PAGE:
The story is from the Biblical Gospel of Matthew 1: 18-21, about Joseph doubting Mary’s faithfulness, since she was pregnant with Jesus and he knew he wasn’t the father: “This is how the birth of Jesus the Messiah came about. His mother Mary was pledged to be married to Joseph, but before they came together, she was found to be pregnant through the Holy Spirit. Because Joseph her husband was faithful to the law, and yet did not want to expose her to public disgrace, he had in mind to divorce her quietly. But after he had considered this, an angel of the Lord appeared to him in a dream and said, ‘Joseph, son of David, do not be afraid to take Mary home as your wife, because what is conceived in her is from the Holy Spirit. She will give birth to a son, and you are to give him the name Jesus, because he will save his people from their sins.’” There is no mention in Matthew’s Gospel of the angel pulling Joseph’s beard: this detail was added by Robertus or Rotbertus, the 12th century sculptor who signed the work, as a sign of the power, dominance and authority of God’s angel over Joseph.

Photograph centre is © Dr. Alison Stones (Professor Emerita M. Alison Stones, Ph.D., University of
Pittsburgh) and is taken with thanks from the University of Pittsburgh Digital Collections.
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Other instances of medieval beard-pulling to signify dominance and authority are more sinister and punitive. Above left, from the Eglise Notre-Dame de l’Assomption, Thiviers, Dordogne, France, 12th century, we see two men beard-pulling and hair-pulling a man they are planning to kill: the figure on our right has the shovel ready to dig his grave. In the centre is a decorated 12th century capital in the Benedictine abbey church of Sainte-Marie-Madeleine, Vézelay, France. (This is a copy, the original now in Musée Zervos, or Vézelay Museum). It shows two demons dominating a man, one by grabbing his beard, the other his cloak. On the right, from the outside of Saint-Malo Cathedral (Cathédrale Saint-Vincent-de-Saragosse de Saint-Malo), Dinan, Côtes-d’Armor, France, 12th–15th century, two creatures of hell pull the beard of a damned man.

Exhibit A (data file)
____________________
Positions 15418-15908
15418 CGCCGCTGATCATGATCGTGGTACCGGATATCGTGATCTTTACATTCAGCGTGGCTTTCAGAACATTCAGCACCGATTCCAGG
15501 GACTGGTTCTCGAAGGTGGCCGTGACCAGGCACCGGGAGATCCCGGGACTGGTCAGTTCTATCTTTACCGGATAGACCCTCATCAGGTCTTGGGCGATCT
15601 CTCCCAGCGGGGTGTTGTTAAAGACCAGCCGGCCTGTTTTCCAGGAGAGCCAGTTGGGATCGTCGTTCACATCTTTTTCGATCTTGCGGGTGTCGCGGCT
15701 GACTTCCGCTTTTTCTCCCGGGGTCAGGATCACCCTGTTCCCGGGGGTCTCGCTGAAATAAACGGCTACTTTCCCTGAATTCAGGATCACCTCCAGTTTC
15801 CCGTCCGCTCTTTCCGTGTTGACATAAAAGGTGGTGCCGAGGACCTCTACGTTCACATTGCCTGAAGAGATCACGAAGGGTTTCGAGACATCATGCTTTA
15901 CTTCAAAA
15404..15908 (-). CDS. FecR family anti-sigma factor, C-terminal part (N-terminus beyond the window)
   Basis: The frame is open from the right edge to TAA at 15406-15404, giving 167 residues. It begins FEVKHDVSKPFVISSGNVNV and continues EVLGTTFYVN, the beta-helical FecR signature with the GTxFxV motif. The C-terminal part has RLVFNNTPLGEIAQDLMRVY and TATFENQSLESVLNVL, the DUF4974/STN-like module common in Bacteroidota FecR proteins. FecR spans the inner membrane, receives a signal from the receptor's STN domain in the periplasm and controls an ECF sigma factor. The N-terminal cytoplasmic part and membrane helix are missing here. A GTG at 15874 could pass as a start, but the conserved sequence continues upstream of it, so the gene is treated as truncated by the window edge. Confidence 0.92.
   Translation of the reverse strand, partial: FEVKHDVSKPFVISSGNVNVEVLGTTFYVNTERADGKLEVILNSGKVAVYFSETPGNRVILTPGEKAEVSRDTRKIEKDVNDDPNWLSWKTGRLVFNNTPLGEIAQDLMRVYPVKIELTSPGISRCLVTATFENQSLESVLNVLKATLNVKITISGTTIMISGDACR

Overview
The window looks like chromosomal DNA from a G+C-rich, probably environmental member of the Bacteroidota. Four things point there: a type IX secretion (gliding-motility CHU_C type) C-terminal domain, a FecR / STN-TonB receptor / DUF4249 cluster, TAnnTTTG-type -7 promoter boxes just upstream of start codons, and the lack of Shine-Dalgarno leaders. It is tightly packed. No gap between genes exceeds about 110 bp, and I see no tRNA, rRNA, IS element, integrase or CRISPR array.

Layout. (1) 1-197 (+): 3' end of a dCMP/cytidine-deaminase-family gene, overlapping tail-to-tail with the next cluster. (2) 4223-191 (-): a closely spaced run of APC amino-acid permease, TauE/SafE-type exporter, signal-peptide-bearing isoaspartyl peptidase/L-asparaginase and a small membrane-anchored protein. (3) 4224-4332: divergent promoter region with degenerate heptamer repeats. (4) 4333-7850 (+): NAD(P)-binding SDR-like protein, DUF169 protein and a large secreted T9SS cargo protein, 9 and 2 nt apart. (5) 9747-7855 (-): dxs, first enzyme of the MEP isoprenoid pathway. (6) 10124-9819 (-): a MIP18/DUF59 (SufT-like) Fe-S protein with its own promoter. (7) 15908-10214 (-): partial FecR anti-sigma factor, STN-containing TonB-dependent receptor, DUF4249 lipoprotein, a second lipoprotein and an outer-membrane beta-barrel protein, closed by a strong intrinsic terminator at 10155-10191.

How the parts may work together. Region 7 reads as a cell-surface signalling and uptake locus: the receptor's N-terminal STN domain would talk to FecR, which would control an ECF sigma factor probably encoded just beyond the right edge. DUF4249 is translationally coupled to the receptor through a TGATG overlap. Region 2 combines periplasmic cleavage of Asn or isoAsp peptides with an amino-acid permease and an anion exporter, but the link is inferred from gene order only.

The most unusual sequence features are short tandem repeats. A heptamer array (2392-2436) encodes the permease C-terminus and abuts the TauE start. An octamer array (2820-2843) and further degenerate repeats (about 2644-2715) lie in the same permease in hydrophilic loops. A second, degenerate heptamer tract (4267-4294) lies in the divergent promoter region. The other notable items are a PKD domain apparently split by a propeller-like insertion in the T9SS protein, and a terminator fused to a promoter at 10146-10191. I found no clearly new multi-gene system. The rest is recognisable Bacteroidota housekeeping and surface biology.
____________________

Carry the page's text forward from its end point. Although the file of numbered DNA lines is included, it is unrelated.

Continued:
In summary, beard-pulling signifies either a single person’s sacred power and potency, as seen in the carvings of the beard-pulling Beverley pilgrim and Moses, or one person’s power, potency and dominance over another, as seen in the fighting demons of Beverley Minster and the Omne Bonum manuscript, fighting men in De laudibus sanctae crucis manuscript, and the beard-pulling power of Jesus over disciples, angels over humans, murderers over victim, and demons over the damned.

There is one final aspect of medieval beard-pulling. Some stone carvings in churches across Europe have men tugging their beards with one hand while holding an oversized erection with the other. Beard-pulling, in this case, signifies the sexual aspect of potency. One instance in a manuscript is in The Gorleston Psalter (British Library Add MS 49622), 1310-24. Alongside the serious religious subjects depicted are wonderfully silly drolleries, grotesques and hybrids. The religious art and the fanciful comedy are created with equal care and attention, and the fantastical is in the majority. One of the artistic themes in its pages is naked clerics. It is clear, as we see below, that no one involved in its commission or creation thought that bare brothers, nude nuns or farting friars were beyond the pale.